But I liked Gary Renard’s book. It was helpful at the time, and I am grateful for it. I had some issues with it – and I’ll get to them – but I still share my copy of Disappearance of the Universe with people for whom I think it might be helpful. It is accessible in a way that the course itself is not, at least initially. Disappearance of the Universe is not dense, not hard to read, and it’s even funny at times. That sense of humor matters to me. Remember what Jesus says of the separation: it’s a mad idea at which we “forgot to laugh.” Ken Wapnick pointed out many times how serious course students and study groups can be. If you’re not having fun, if you’re not laughing, then maybe you’re missing something. It’s worth considering.

Renard didn’t skip the “have fun” part of the course. If serious is the way you approach A Course in Miracles, then look out. Renard brings the funny and the irreverent. For me, in the  end, that style wasn’t a good fit, but it might be for you.

If you want to read Gary, then read him. If you want to take a stand with respect to his honesty or lack thereof, then do so. And then move on with your practice.

The premise of Disappearance is this. Renard is in spiritual crisis, seeking the “better way” that Schucman and Bill Thetford both sought and, in apparent response, two ascended beings come to him. Arten and Pursah aren’t human – they’re divine beings, former disciples and followers of the historical Jesus who, after many many lifetimes of learning the principles of A Course in Miracles, show up in Renard’s Maine living room to teach him the secrets of life and the universe. Over the course of nine years of appearing and teaching – sometimes transporting Renard through time and space – Renard writes a book under the direction of Arten and Pursah.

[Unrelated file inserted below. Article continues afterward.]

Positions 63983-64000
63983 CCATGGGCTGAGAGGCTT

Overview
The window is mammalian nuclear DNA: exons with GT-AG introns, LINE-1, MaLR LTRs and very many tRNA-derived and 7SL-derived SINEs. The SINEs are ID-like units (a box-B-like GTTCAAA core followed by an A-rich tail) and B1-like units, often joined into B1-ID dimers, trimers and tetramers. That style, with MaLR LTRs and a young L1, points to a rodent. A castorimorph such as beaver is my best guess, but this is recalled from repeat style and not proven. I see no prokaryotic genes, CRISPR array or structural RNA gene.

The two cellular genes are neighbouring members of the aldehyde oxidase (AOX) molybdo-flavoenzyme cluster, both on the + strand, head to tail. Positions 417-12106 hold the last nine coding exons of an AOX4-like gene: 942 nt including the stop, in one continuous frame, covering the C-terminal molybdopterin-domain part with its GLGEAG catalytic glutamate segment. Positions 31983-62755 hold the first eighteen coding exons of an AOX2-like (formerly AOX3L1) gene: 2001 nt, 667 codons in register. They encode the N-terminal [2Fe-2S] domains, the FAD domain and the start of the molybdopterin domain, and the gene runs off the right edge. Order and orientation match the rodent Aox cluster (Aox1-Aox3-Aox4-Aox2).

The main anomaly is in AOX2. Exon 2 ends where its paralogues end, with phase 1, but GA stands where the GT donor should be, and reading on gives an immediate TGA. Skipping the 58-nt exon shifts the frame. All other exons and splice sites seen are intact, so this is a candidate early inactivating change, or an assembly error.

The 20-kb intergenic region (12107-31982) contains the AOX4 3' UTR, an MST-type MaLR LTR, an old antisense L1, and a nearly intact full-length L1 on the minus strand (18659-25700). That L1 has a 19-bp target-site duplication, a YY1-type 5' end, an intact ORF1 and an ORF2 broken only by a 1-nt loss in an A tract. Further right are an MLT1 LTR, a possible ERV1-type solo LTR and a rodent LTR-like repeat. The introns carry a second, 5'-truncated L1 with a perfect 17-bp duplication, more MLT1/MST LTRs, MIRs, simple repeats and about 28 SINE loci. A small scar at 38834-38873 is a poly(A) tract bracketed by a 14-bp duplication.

That book is The Disappearance of the Universe.

And that premise drives a lot of people nuts. In fact, a lot of teachers – notably Jon Mundy, Robert Perry, Bruce MacDonald and Greg Mackie – have taken serious issue with Renard and his writing. If you’re interested, you can read Perry’s analysis of Renard’s work here, while Renard addresses charges of fraud at his website.

I’m a big believer in avoiding conflict wherever possible. From a strict ACIM perspective, we are never justified in perpetuating conflict. From my confused and error-prone human status, I’m doing the best I can. And that means that I like to take what works and leave what doesn’t behind. My two cents? There’s a lot to learn from in Renard’s work. But if you can’t swallow the whole Arten and Pursah thing, if the claims to being the reincarnation of St. Thomas are too much, then let it go. Gary isn’t the only teacher out there.

The more spectacular aspects of Gary’s life are, in my opinion, the least interesting. If you are struggling to understand A Course in Miracles and you need help, then Disappearance of the Universe may well be helpful. It may not be the end of your study – for me it was important to move on from Renard – but it might be a useful bridge. Renard is faithful to what I consider a fairly orthodox understand of the course – the most notable teacher and practitioner of this approach being Ken Wapnick (to whom Gary owes a considerable debt).

A big part of Renard’s draw is that he really champions the fact that he’s not a scholar, not a religious persona, not a genius, not a writer. He cheerfully owns up to not knowing anything about where the commas go and what a semicolon does. He’s a regular guy, like you and me. And given that A Course in Miracles can be a very demanding text, a lot of people are looking for someone to bring it to another level, one that doesn’t feel so scholastic or esoteric.